Iran's foreign minister indicated Sunday that Iran wants to discuss better relations with the United States but is waiting for the U.S. to make the first move. Both sides seem unwilling to take the initiative.
Last week U.S. Deputy Secretary of State Richard Armitage said the United States wants to improve relations with Iran but was waiting for Tehran to take the first step.
Iranian Foreign Minister Kamal Kharrazi told a news conference in Tehran Sunday that Iran is waiting for the United States to be more specific. He called Mr. Armitage's remarks "old and ambiguous."
"If the Americans have new words, they must say them give their new suggestions," Mr. Kharrazi was quoted as saying.
Washington cut diplomatic ties with Iran in 1979 after radical Iranian students stormed the American embassy in Tehran and held dozens of hostages for 444 days.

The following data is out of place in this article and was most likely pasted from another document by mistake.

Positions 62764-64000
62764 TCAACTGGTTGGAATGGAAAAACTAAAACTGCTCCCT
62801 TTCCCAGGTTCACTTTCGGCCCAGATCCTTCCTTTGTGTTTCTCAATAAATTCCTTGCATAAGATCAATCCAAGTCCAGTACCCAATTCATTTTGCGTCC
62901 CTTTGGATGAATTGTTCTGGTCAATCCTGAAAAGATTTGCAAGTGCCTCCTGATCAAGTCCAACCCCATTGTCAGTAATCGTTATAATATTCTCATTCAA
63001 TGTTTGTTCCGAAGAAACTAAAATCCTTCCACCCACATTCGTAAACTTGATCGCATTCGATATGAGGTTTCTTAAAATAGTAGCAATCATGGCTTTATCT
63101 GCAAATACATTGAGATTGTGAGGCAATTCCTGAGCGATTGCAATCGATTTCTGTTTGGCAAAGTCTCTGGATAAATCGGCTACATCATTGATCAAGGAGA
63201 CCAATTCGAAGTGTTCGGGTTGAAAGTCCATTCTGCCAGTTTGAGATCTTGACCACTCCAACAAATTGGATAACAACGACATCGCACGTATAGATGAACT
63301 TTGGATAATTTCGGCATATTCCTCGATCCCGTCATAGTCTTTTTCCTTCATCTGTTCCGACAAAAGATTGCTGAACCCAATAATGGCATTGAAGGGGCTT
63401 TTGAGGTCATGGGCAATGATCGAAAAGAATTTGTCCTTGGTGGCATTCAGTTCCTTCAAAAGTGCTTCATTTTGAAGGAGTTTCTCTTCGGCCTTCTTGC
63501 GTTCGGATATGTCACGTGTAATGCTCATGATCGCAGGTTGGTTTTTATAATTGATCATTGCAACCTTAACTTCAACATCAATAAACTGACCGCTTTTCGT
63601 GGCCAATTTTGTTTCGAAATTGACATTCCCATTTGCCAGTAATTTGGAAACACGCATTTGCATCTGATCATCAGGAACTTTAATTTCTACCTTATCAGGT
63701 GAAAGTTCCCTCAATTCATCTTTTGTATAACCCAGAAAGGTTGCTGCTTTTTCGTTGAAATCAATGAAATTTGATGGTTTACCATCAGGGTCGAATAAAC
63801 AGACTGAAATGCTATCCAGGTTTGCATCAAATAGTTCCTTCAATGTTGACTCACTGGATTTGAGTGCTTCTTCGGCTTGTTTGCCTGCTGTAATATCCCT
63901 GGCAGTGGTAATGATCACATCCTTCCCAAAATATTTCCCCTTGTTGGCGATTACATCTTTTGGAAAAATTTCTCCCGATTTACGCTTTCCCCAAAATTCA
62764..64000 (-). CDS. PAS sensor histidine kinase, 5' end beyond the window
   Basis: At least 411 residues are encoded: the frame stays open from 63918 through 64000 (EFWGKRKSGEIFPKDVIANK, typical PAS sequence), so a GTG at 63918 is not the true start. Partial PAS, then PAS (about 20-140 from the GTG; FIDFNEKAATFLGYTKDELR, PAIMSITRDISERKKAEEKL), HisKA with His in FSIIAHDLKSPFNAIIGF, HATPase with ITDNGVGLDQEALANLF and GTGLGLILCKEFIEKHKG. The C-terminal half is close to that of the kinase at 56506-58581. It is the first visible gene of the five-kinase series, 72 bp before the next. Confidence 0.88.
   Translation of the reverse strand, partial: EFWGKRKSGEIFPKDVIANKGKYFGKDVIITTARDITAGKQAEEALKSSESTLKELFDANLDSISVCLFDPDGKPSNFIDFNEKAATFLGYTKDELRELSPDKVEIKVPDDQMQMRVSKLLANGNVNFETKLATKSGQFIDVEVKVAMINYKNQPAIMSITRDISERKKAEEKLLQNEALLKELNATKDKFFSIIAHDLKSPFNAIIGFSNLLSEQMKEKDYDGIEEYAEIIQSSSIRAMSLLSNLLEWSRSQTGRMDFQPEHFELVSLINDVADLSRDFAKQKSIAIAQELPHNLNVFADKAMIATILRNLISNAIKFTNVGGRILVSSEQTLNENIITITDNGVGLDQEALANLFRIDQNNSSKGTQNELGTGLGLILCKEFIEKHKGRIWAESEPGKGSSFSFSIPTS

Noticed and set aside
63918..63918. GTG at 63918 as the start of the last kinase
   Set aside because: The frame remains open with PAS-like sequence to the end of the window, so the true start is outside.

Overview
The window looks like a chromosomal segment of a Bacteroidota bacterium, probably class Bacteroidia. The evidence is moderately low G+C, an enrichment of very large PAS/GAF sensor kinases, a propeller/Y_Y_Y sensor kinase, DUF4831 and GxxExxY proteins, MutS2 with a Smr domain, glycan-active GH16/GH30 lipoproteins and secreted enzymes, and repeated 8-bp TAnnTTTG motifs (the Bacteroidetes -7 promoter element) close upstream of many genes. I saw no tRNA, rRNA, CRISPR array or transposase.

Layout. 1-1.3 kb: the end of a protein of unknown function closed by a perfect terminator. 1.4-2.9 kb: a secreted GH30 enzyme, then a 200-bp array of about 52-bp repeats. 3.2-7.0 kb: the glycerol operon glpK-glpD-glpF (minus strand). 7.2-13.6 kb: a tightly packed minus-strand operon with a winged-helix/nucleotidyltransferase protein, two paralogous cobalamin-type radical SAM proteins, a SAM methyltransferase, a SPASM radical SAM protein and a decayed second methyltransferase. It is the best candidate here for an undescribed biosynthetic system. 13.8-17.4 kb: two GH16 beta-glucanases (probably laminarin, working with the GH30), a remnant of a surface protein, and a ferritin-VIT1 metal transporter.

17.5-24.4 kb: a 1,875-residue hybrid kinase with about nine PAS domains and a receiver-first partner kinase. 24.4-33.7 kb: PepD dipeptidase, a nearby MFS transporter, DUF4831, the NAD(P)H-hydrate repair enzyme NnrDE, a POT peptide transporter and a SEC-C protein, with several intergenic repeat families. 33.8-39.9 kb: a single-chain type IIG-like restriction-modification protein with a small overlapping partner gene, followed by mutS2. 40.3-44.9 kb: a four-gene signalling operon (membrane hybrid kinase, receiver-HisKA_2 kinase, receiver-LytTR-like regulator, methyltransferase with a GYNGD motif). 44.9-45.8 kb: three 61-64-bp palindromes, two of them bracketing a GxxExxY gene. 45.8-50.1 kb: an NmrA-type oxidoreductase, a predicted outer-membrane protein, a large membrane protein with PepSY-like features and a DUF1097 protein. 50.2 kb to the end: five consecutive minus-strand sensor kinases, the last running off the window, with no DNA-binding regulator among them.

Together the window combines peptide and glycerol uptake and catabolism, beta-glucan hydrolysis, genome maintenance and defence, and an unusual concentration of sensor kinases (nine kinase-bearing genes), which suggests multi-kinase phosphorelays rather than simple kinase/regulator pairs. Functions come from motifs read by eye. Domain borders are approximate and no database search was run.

President Bush has called Iran part of an "axis of evil" along with Iraq and North Korea for seeking weapons of mass destruction and supporting terrorism.
Mr. Kharazzi accused the United States of ignoring Tehran's role in supporting forces fighting the Taleban in Afghanistan. He accused the United States of supporting what he called "bandits and local terrorist groups on Iran's borders and organizing them against Iran's national interest." He was referring to Sunni Muslim groups operating close to Iran's eastern borders.
There is fear among many Iranians that their country, after Iraq, could be the next target in President Bush's war on terror.
Mr. Kharrazi told the news conference, "The United States is taking advantage of the September 11 incident because it wants to prove itself a superpower."